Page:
How is anal incontinence treated?
The treatment of anal incontinence depends on what is causing it. Some conditions can be handled with medication or adjustments in diet. Often the condition responds to pelvic muscle rehabilitation. If there is a large, unrepaired tear from a childbirth injury, often the injured muscle can be sewn back together during an operation called "anal sphincteroplasty."
What is anorectal physiology testing?
Anorectal physiology testing involves several individual tests, including anorectal manometry, endoanal ultrasonography and pudendant nerve terminal motor latency.
Anorectal manometry helps measure rectal sensation, compliance (stretchiness), muscle function and reflexes. It is carried out by inserting into the rectum a small tube that measures pressures. During the test, the tube is moved up and down a short distance to measure pressures in various parts of the rectum, both at rest and while the patient squeezes the pelvic muscles.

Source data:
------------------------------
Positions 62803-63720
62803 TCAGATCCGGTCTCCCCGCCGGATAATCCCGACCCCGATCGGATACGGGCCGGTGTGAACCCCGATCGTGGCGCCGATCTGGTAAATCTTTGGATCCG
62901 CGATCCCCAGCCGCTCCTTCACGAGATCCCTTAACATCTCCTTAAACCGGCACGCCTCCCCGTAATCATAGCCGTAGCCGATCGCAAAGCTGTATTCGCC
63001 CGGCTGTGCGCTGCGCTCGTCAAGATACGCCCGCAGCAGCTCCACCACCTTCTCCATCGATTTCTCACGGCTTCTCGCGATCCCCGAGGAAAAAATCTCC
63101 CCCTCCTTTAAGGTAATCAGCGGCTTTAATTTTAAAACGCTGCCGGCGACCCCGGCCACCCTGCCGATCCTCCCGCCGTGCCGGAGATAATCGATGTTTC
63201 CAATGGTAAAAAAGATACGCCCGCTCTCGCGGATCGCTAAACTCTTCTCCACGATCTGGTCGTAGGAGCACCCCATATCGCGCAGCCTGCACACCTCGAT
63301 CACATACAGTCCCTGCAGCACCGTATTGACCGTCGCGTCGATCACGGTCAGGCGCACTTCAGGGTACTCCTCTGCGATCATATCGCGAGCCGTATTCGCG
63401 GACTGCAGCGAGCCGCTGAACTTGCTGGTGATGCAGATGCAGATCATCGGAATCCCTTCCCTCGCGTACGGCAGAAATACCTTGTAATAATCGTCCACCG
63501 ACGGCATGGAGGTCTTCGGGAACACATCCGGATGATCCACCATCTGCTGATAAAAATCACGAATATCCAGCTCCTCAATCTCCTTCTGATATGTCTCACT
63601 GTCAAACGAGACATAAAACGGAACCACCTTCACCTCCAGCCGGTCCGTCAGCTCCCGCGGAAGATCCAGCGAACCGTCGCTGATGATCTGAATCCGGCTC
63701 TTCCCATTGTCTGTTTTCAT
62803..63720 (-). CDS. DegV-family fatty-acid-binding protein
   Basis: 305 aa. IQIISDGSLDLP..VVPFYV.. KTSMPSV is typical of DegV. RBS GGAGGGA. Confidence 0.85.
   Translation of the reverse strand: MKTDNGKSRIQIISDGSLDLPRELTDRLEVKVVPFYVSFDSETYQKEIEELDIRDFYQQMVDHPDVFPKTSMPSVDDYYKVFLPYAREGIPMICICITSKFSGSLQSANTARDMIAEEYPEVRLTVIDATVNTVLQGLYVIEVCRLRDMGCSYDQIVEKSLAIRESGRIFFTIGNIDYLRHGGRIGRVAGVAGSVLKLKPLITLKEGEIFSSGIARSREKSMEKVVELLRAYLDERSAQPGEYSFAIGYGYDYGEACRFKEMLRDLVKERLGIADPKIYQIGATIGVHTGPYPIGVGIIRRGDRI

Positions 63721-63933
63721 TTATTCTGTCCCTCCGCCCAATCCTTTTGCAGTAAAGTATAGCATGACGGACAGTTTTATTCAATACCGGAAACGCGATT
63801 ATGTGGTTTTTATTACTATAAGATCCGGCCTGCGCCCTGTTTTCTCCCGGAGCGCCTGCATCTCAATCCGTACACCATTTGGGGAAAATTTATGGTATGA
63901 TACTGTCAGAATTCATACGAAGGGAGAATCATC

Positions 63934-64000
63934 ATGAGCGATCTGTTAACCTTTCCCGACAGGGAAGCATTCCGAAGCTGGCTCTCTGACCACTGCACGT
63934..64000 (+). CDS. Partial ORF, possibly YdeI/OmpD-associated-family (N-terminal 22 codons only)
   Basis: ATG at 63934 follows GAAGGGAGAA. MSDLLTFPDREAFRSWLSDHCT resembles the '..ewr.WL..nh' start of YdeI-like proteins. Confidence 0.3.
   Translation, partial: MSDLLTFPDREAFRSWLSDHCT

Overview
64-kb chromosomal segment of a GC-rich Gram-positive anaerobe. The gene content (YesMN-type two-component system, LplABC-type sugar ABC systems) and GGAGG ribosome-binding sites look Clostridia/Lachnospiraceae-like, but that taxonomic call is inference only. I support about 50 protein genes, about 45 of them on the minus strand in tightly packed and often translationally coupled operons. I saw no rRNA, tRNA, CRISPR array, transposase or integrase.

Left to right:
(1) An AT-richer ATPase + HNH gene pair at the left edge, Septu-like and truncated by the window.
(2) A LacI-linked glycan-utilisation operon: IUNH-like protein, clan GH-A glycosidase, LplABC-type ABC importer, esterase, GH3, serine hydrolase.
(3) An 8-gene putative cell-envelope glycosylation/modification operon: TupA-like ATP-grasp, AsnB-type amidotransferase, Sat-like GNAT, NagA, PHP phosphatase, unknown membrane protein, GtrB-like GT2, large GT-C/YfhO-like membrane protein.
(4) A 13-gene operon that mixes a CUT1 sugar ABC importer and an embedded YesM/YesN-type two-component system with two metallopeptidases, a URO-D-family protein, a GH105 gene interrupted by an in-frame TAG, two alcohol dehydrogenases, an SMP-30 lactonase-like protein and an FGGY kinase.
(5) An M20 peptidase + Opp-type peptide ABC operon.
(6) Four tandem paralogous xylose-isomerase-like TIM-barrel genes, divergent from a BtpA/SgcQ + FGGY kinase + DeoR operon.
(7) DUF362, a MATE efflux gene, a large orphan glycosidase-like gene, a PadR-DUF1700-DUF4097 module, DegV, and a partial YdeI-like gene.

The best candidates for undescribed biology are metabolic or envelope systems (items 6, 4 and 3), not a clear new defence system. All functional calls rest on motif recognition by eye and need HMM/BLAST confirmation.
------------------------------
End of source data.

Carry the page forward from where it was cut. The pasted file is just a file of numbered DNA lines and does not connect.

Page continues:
Endoanal ultrasonography is an imaging study that looks at the anal sphincter muscle using sound waves, just like the kind of sonograms used in viewing fetuses. A small ultrasound probe is inserted into the rectum and takes an ultrasound picture of the muscle to see whether or not it has been torn. The test is not painful.
Pudendant nerve terminal motor latency (PNTML) testing is a neurophysiological test in which a small electrode on a gloved finger is inserted into the vagina to stimulate the pudendal nerve in the pelvis. Small sensors placed on the skin next to the anus pick up the stimulus signal. The time it takes for the signal to travel down the nerve from the electrode on the examiner's finger to the electrode on the anal muscle helps tell if the nerve has been injured or not. There are no needles involved in this test.
What is pelvic organ prolapse?